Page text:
July 30, 2007
It’s a marriage made in heaven. But, as usual, the Recording Industry Association of America, infamously known as the RIAA, is taking that marriage straight to hell.
I’m talking of course about Internet radio, the perfect platform for distribution of creative expression around the world, one offered at a low cost that made conventional radio a thing of the past. A mere decade ago, if you were looking for a radio station that rotated anything except mainstream Top 40 playlists, you were left out in the cold. Well, as far as radio was concerned, that is. Fans of pioneering P2P sites likes Napster kept everyone else well-fed on a steady diet of easily downloadable music catered specifically to their tastes, which they then plugged into any number of players for even easier listening. But those looking not to download but only to listen to something different than what they could have on increasingly consolidated standard radio networks didn’t have much of an alternative.
But that was before Internet radio went supernova. As more and more web-savvy publishers started building their own sites and playing whatever they felt like playing–even a nonstop rotation of Christmas tunes–mainstream radio, and the music industry along with it, went belly up with irrelevance.
The question begged to be answered: Why should listeners be straitjacketed into formats they want nothing to do with, when they could log on to any indie webcast, like the thousands that could be found on Live365 and similar netcasters, and listen to exactly what they were looking for? Better yet, why would they ever buy a CD again, when not only is it a precious waste of plastic and paper, but altogether narrow compared to the massive playlists they can beam directly to their stereos from their iPods or other portable players? Why, in the end, would they ever go back to the major labels and mainstream radio at all?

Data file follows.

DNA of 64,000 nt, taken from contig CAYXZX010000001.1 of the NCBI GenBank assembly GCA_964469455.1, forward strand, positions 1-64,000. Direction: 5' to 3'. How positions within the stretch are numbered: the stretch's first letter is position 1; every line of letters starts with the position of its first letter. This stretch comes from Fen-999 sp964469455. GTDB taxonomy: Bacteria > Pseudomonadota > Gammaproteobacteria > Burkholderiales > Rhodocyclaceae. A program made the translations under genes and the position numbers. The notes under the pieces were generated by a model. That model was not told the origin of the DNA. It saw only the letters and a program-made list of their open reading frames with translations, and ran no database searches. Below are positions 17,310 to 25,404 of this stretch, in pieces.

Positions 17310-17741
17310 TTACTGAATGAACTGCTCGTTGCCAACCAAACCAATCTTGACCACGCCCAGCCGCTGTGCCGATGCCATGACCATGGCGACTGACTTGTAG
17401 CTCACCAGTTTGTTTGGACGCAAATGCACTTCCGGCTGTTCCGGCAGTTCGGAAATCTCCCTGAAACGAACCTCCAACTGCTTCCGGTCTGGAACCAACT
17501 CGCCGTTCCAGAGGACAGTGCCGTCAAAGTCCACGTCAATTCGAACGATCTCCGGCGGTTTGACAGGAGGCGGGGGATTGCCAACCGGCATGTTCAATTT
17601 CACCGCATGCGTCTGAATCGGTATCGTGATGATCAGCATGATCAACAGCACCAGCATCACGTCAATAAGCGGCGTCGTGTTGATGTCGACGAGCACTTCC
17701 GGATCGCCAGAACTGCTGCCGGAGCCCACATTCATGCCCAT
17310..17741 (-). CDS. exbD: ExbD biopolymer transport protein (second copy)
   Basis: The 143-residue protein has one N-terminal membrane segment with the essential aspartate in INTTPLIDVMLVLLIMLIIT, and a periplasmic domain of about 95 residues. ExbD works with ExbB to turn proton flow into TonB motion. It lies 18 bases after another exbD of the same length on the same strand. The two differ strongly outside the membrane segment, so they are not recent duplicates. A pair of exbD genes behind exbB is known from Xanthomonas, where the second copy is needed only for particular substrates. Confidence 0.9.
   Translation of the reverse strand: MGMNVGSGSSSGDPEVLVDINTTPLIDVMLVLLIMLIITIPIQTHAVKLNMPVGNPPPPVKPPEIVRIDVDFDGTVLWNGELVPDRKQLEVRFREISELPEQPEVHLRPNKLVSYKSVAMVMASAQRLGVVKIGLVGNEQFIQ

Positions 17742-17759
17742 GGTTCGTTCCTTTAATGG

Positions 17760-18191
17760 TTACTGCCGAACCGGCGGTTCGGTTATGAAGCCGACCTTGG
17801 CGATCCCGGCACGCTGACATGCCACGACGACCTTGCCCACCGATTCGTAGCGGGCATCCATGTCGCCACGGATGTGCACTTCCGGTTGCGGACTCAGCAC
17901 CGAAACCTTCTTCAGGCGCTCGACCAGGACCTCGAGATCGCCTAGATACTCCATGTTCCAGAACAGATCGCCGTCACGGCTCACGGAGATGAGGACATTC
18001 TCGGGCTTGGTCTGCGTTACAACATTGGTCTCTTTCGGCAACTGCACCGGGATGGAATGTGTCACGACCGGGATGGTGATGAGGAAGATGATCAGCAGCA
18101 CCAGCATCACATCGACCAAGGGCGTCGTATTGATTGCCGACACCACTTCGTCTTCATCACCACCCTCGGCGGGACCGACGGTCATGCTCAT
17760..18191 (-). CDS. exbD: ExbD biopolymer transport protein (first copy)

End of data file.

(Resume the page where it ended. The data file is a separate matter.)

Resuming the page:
Here’s an easy answer: Because they are forced to. That has been the modus operandi of the RIAA ever since they nailed Napster to the wall. Their next target, dear listener, is you, and they’ve spent no shortage of millions to convince you that, rather than a passive user and promoter of entertainment, you are a criminal worthy of prosecution. As the popular blog Recording Industry vs. the People puts it, the RIAA’s strategy is nothing less than to “monopolize digital music by redefining copyright law, through the commencement of tens of thousands of extortionate lawsuits against ordinary working people.”